PA Workers’ Compensation Cases Involving Injury Before or After Work Are Fact-Specific

One frequently litigated part of PA workers’ compensation law is whether an injured worker is within the “scope and course” of his or her employment at the time of the injury.  Often, this question is dealing with a situation where an employee is injured just before or after his or her work day.  Since these cases are very limited by the exact facts, we like to see how the courts address each and every instance.  Recently, the Commonwealth Court of Pennsylvania issued a decision on this issue, though it is “unreported.”

We have previously discussed that not all Pennsylvania appellate cases, including ones that address PA workers’ compensation issues, are created equal.  Only “reported” appellate cases can be used as precedent.  However, “unreported” cases can still be cited by the parties, as persuasive, though such decisions are not binding on a Workers’ Compensation Judge (WCJ).  For these reasons, we obviously prefer to use reported cases, but we never ignore the unreported ones.

The recent case is Lombardi v. Workers’ Compensation Appeal Board (UPMC Health Plan, Inc.).  Here, the injured work arrived for her shift about 30 minutes early.  Her work takes place in an office building, not owned by her employer.  The injured worker went to the food court on the ground floor, intending to purchase breakfast to take to her cubicle.  While doing so, she tripped and fell, fracturing her right forearm and wrist.

The case was “bifurcated,” meaning the parties agreed to first litigate whether the injured worker was in the scope and course of her work, before dealing with the question of her disability.  After hearing testimony, the WCJ found that she was not in the scope and course of her work at the time of her injury, and denied the Claim Petition.  This was affirmed by the Workers’ Compensation Appeal Board (WCAB).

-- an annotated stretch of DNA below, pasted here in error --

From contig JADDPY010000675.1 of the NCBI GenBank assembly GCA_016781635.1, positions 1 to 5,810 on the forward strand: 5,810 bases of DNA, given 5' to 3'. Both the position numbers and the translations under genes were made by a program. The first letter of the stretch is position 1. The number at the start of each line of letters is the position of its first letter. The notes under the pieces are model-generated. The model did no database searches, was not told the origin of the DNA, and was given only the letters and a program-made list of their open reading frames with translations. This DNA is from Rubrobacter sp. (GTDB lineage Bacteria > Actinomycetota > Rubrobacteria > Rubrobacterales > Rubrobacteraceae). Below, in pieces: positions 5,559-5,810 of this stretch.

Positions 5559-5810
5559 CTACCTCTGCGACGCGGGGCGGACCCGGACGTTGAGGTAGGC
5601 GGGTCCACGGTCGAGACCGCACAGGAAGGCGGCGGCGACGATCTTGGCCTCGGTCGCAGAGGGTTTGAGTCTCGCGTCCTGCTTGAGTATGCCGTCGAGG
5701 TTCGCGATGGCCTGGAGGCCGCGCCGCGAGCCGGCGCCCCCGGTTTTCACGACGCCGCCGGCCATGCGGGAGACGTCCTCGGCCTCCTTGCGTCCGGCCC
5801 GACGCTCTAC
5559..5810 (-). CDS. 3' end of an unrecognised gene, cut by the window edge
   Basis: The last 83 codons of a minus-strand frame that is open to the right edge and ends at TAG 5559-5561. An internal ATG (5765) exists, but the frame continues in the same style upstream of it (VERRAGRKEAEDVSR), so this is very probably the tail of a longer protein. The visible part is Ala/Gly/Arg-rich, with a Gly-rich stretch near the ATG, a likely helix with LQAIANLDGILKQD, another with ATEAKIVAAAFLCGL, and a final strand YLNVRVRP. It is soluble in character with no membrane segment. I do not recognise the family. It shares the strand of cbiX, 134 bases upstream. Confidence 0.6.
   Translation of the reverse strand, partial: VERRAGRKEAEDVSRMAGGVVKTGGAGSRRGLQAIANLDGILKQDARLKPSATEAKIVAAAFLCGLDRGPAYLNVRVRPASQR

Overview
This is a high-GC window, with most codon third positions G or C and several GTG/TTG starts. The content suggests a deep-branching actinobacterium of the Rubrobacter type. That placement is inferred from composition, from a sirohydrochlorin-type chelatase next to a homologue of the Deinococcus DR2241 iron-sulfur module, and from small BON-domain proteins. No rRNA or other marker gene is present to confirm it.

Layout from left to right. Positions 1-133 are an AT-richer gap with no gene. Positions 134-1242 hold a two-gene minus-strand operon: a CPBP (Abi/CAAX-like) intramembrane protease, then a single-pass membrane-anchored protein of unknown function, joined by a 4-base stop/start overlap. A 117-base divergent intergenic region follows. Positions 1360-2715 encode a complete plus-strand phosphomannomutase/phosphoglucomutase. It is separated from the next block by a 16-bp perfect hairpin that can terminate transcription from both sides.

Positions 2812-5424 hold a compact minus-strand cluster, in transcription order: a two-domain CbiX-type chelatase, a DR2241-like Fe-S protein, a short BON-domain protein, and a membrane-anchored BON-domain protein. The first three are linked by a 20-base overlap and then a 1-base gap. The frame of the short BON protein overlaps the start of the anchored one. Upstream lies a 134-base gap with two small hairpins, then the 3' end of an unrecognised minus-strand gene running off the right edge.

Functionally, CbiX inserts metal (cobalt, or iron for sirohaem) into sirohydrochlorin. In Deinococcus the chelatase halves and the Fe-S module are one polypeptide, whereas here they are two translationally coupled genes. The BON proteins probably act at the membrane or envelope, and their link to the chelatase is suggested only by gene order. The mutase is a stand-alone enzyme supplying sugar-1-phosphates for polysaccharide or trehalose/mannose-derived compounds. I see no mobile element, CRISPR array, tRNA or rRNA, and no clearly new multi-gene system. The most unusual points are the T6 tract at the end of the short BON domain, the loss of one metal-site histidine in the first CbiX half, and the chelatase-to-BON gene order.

Upon further appeal, however, the Commonwealth Court of Pennsylvania reversed.  The analysis began with whether Claimant could be seen as actually being within the scope and course of her job, but the Court agreed with the WCJ that she was not.  This was before her shift and getting breakfast was “wholly for her own convenience.”  This, however, did not end the analysis.

According to the Court, the injured worker here was entitled to Pennsylvania workers’ compensation benefits, “if she can demonstrate that she was injured while on Employer’s premises, that her presence was required by the nature of her employment, and that she sustained injuries due to a condition of the premises or Employer’s operation of the business.”  Importantly, the Court noted that ownership of the building was irrelevant to whether the building would be considered as the Employer’s premises.  Instead, for these purposes, an Employer’s premises “includes ‘a reasonable means of ingress to or egress from the workplace.’”

The Court determined that the injured worker had to traverse the lobby to get to the work area.  This meant she qualified for the first prong; the lobby area was a reasonable means to reach the work place.  Since the injured worker here arrived only 30 minutes prior to her shift, she also was under the second prong of the test.  Her arriving for her job in a timely fashion advances the employer’s business.  Lastly, the undisputed testimony of the injured worker was that she tripped and fell on an unknown object.  This satisfies the final prong of the test.  As such, the Court found that the injured worker here was to be considered within the “scope and course” of her job, and therefore the case was remanded (sent back to) the WCJ, to decide the issue of disability.

What we see from the Court in this matter further reinforces how fact-specific these before and after work injuries can be.  This is further proof that every injured worker should be represented by an attorney who is Certified as a Specialist in Workers’ Compensation Law, as with both Dina Brilliant and Glenn Neiman.


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